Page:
It was dark and cold outside Saturday as celebrants filled the venue on Kansas City’s West Side.
But this crowd was not gearing up for a party in the final hours of the year; it was instead a predawn gathering at the Rime Buddhist Center for the city’s 31st annual World Peace Meditation.
By 5:30 a.m. the center at 700 W. Pennway St. was busy, as more than 200 people were arriving for the services.
Kansas City’s service begins so early because it is part of World Healing Day, which calls for the observances to begin at noon Greenwich Mean Time.
“Maybe this is our New Year’s Eve,” joked Robert Carr, pastor of North Oak Christian Church in Kansas City, North. “Meditators — we get New Year’s Eve early.”
He sat on a bench along the back wall behind rows of folding metal chairs. The service ran for about an hour.
An entryway table at the Rime Buddhist Center in Kansas City featured this Tibetan Nepal prayer wheel — each time the cylinder is spun, a million prayers from Earth ascend as a heavenly scroll. (Photo: Serena S.Y. Hsu | Flatland)
Dharma Lobsang Yowten, originally from Kuotong, China, serves as spiritual leader for the 2016 Gomang Monastery's world tour.
Gabi Otto, executive director of Rime Buddhist Center, brings out a plate of food for attendees at the conclusion of the service. (Photo: Serena S.Y. Hsu | Flatland)
Diane Burkholder speaks on behalf of One Struggle KC, the organization receiving the 2016 "Bodhisattva Award."
The ISKCON Rupanuga Vedic College musicians begin the sunrise ceremony with a Kirtana, a devotional recitation.
Candy Gray, left, lights a Native American herb bowl held by Kara Hawkins. A smudging feather will fan prayers of peace and healing to the Spirit World.
Just inside the entry sat a table with 100 votive candles, lit by worshippers in the Tibetan Buddhist tradition of ushering in the light of truth.
Krishnas from Rupanuga Vedic College in Kansas City chanted as people found their seats.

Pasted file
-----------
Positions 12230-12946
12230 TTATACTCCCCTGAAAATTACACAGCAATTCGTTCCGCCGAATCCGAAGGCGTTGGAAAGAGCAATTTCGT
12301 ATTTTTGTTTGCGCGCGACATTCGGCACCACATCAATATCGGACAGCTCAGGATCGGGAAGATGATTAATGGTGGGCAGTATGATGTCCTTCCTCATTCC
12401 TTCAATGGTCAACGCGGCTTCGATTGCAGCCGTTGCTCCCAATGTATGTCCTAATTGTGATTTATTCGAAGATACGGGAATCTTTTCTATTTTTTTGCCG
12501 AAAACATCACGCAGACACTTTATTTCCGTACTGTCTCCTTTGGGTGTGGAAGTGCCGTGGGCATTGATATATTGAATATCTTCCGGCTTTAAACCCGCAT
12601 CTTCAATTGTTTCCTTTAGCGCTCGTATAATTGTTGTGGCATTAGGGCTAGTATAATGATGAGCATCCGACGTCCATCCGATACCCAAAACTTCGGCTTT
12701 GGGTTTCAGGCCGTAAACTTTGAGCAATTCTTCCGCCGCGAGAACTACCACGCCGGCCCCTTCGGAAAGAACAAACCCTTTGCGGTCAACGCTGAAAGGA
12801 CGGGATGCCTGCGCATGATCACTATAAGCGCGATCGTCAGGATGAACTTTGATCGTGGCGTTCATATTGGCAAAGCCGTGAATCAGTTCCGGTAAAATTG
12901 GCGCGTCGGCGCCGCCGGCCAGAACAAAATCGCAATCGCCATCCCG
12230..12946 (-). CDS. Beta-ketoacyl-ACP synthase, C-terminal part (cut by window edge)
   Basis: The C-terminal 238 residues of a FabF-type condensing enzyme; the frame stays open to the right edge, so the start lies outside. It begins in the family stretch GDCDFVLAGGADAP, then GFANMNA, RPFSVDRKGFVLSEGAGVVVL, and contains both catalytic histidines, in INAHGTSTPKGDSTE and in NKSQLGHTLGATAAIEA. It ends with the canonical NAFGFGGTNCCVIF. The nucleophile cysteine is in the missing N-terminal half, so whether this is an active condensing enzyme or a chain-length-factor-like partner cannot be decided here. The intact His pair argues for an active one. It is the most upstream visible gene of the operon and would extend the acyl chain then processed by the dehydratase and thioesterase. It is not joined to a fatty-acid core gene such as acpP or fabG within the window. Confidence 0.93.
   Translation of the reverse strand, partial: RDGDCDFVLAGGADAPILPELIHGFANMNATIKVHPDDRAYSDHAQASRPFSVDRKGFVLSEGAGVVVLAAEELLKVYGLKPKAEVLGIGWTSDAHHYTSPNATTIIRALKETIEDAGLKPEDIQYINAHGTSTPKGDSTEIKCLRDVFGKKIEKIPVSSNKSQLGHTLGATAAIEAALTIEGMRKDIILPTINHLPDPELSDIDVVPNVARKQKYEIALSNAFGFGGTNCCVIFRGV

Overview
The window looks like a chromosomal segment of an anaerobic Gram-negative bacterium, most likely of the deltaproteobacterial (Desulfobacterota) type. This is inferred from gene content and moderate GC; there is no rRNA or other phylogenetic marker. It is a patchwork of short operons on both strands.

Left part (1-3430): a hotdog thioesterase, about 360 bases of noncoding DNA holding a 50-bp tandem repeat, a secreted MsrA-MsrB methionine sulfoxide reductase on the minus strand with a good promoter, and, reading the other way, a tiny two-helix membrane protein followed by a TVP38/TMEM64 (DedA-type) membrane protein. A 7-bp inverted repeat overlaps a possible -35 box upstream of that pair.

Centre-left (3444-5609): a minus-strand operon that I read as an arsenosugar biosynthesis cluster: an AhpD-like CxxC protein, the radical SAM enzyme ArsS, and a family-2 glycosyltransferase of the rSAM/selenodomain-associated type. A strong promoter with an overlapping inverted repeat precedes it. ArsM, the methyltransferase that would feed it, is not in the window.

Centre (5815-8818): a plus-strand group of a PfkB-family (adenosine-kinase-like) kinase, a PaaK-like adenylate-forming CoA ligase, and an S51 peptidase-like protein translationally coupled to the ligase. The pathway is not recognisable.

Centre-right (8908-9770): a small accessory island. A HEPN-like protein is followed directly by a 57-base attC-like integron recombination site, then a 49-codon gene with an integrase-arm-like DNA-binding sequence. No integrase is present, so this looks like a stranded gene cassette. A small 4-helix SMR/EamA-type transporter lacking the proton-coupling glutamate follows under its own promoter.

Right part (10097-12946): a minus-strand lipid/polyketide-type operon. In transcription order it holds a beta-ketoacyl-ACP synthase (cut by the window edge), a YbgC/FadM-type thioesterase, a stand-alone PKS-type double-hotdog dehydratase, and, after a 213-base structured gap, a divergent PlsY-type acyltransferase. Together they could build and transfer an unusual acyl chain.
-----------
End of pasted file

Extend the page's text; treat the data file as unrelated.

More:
A group of Tibetan monks, part of an exiled group living in the Drepung Gomang Monastery in southern India, sat cross-legged on the floor at the front of the room. The service coincided with their trip to Kansas City as part of a U.S. tour to raise awareness about their cause and money to support their community.
Lama Matthew Rice, the center’s spiritual director, welcomed the worshippers.
“I think after 2016,” he said, “we could definitely use a little more peace in the world.”
Speakers included Sam Nachum, who is Jewish, and Ahmed El-Sherif, a Muslim. Both men are natives of the Middle East and befriended each other when they ended up living in Kansas City.
The men appear together often throughout the community as symbols of interfaith reconciliation. But this time, Nachum spontaneously swapped his yarmulke for El-Sherif’s beret.
They embraced, and of his friend, Nachum said, “What a gift.”
The service also included a group meditation, but a common theme throughout the morning was that peace did not mean passivity.
Speakers invoked the ongoing protest against the Dakota Access oil pipeline near the Standing Rock Indian Reservation in North Dakota, along with efforts to combat discrimination against Muslims and gays.
This year’s event also honored One Struggle KC with its Bodhisattva Award, named for the Sanskrit term for one whose essence is enlightenment. One Struggle KC is a social justice coalition formed in Kansas City two years ago during the racial flare-up in Ferguson, Missouri.
Co-Founder Diane Burkholder said the award reinvigorated her for the coming year.
“We can pray,” she said. “But we also need action.”
— Mike Sherry is Flatland’s online news editor. Follow him on Twitter at @MikeSherryKCPT